Portal to the Pages

A quick glimpse into my thoughts on various fiction

Killing Floor – Lee Child

on March 24, 2013
Book cover of "Killing Floor" by Lee Child

Killing Floor

Having previously gone to see Jack Reacher in the cinema, and enjoyed it, I was interested in checking out the books that the movie was based upon. After waiting for the hype to die down (the books had numerous reservations against them in my library), I finally got my hands on the first book in the series (which I should point out is not the story that was portrayed in the movie).

Jack Reacher is an ex-military drifter, who is highly trained in criminal behaviour, as well as the usual skills that soldiers possess. Upon visiting the town of Margrave in Georgia on a whim, he soon gets caught up in a murder investigation – as both suspect and investigator. I’ll refrain from going into any details beyond that as how the mystery unfolds is paramount to enjoying this novel.

It was be foolish to state that I approached this novel with no preconceptions, as naturally the movie had introduced me to the character of Jack Reacher and therefore given me some idea of what kind of story to expect. This may have been a positive way to approach the book as it meant I had already accepted part of how the character was presented. Despite my best intentions, I couldn’t help but imagine the character of Jack as someone with a similar build to Tom Cruise, who played him in the movie. This made the character that bit more relatable than, for example, a huge muscle-bound superhero who also had brains to match his brawn.

I have to admit, I thoroughly enjoyed how the mystery at the centre of this novel unfolded. It was full of twists and turns and kept me guessing throughout. It was one of those novels where you can form your own theories about what’s going on and who’s behind everything, and sometimes you may be right but other times you’re side-tracked by some good old fashioned red herrings!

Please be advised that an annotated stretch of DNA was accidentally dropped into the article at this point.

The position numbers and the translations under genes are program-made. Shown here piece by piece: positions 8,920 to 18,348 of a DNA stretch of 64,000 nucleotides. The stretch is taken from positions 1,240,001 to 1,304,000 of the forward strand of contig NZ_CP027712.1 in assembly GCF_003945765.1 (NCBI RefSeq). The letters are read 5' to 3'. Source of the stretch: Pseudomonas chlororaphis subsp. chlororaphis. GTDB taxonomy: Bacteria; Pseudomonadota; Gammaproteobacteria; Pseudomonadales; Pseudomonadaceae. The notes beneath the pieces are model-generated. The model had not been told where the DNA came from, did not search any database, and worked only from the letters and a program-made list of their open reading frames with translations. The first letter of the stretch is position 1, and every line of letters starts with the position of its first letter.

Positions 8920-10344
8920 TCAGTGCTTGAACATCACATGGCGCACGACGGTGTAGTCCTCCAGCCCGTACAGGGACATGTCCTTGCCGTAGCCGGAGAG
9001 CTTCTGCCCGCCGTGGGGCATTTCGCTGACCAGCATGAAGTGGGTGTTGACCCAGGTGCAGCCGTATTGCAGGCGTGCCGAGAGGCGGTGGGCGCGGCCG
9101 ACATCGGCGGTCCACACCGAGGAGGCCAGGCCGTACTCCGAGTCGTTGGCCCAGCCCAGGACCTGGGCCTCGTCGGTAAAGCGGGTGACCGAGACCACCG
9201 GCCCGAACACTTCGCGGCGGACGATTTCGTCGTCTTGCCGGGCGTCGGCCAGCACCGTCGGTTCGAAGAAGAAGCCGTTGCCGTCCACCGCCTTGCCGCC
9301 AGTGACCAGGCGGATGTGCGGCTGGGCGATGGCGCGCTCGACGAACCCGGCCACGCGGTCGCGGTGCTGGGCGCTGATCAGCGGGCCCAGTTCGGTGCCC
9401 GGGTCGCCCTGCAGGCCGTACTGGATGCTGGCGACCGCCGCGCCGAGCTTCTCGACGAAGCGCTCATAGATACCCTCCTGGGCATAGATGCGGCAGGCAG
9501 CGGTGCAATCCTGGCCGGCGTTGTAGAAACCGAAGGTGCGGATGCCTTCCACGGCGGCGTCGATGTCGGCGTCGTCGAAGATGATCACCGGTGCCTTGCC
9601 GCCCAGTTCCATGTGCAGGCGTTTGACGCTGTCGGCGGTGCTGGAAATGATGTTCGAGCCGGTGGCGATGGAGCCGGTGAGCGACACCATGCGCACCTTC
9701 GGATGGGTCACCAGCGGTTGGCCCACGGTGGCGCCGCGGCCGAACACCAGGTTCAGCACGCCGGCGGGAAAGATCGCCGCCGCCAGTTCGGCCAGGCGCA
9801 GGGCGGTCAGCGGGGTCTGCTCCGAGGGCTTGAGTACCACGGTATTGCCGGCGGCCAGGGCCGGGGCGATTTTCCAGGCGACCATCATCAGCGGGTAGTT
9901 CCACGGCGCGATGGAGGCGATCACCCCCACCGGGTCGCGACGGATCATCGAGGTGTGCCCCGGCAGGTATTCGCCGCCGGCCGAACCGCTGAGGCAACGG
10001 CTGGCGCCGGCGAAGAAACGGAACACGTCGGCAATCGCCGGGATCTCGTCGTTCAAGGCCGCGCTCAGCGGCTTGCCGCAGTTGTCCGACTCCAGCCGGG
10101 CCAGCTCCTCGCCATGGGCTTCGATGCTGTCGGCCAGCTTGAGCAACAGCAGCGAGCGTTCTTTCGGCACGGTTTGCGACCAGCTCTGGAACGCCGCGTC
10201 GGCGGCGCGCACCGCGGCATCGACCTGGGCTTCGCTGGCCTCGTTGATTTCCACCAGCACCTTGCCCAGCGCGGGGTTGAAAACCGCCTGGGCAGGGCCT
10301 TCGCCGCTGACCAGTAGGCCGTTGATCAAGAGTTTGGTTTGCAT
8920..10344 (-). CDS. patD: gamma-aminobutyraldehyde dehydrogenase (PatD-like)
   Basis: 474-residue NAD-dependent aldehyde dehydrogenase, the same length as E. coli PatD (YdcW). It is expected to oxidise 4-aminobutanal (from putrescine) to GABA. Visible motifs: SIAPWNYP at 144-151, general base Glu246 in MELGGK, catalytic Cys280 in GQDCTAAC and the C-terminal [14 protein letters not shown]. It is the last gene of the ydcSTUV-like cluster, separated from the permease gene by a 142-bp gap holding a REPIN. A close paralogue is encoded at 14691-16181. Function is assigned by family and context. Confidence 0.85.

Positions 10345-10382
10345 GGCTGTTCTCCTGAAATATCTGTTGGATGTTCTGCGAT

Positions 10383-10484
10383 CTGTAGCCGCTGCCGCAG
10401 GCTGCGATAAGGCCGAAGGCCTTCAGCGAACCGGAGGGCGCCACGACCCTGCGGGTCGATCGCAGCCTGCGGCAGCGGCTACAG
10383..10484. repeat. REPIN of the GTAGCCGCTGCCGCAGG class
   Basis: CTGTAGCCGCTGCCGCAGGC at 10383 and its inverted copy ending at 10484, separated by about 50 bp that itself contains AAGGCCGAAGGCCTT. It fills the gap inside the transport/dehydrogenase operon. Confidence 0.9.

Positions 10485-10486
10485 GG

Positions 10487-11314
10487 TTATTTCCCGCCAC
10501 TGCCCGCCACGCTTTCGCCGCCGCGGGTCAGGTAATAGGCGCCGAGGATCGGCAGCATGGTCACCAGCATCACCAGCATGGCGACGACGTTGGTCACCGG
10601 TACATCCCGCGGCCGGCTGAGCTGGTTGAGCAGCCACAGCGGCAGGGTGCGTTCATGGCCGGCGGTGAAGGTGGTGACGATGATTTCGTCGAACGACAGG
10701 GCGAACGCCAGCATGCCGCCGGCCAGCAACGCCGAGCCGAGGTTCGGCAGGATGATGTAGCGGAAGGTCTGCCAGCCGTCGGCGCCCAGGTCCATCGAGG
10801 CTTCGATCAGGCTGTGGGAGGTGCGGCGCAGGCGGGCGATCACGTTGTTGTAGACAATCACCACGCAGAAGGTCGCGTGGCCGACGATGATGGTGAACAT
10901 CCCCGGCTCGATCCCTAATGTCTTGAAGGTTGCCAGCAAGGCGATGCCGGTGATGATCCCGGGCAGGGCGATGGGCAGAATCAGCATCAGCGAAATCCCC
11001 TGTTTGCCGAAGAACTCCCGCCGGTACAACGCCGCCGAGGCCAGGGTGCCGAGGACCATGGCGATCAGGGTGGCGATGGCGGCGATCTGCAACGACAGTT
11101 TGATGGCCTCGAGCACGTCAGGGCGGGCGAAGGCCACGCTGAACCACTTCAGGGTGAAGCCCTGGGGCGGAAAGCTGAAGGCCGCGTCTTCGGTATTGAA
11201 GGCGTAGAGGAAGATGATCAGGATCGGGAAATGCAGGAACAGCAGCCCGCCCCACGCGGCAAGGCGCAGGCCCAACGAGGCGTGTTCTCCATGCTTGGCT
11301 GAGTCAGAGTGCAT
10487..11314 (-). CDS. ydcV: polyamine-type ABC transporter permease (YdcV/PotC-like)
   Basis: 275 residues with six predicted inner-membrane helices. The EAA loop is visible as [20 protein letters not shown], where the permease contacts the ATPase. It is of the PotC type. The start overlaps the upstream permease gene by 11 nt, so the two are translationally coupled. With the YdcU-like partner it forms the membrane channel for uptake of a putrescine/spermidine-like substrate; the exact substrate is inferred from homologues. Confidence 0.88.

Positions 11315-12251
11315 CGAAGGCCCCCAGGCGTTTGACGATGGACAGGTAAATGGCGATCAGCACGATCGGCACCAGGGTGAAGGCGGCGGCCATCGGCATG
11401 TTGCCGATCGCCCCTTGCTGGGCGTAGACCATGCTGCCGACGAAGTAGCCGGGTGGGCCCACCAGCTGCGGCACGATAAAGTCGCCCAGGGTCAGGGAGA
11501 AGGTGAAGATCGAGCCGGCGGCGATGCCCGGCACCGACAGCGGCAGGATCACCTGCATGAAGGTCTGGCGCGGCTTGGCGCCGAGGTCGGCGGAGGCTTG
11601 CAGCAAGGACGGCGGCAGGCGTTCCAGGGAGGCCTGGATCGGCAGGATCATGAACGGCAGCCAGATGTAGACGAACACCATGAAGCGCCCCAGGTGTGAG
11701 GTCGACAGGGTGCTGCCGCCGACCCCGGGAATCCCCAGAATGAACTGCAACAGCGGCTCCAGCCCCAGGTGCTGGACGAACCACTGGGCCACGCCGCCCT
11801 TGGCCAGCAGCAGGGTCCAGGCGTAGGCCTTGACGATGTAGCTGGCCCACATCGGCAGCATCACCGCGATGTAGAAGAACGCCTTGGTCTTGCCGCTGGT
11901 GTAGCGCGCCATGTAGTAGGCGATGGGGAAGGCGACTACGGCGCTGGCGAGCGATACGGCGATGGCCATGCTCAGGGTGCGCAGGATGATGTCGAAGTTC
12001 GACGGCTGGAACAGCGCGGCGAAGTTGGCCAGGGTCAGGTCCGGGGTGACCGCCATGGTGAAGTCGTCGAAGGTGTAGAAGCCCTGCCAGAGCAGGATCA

At times, there were certain events that seemed that bit too convenient or too out of left field. This didn’t happen often enough for it to be a major issue but their occurrences did irk from time to time. I won’t go into exactly what they were, as I don’t want to spoil the story, but there were some things that were central to the story that simply seemed much too far-fetched to ever actually happen as they did. While these did not take over the story or ruin it, they did require you to suspend your disbelief to a certain extent.

The only major gripe I had with this book was the portrayal of its (few) female characters. They each felt very one-dimensional and a bit false. Interestingly, this was also an issue I remember having with the movie. It came across as if the author was much more comfortable writing male characters, but felt that it would be unrealistic to have a novel completely devoid of female characters. I can understand if this is the author’s concern, however I would recommend that in future he avoids writing a female character in a main role.

The main female character was a police officer, who seemed to have little to no qualms in helping Jack Reacher operate outside of the law. The point could be argued that her character was used to provide Jack with access to the police investigation throughout, however a much stronger, male, character was also seen to be helping Jack throughout so I question whether this was necessarily the case.

Despite this issue, I still enjoyed Killing Floor and found it very difficult to put down. I will definitely put the future books in the series on my radar. I in no way regret reading this book and can see why it was chosen to be adapted into a movie. I look forward to crossing paths with Jack Reacher in the future some time.

Sinead

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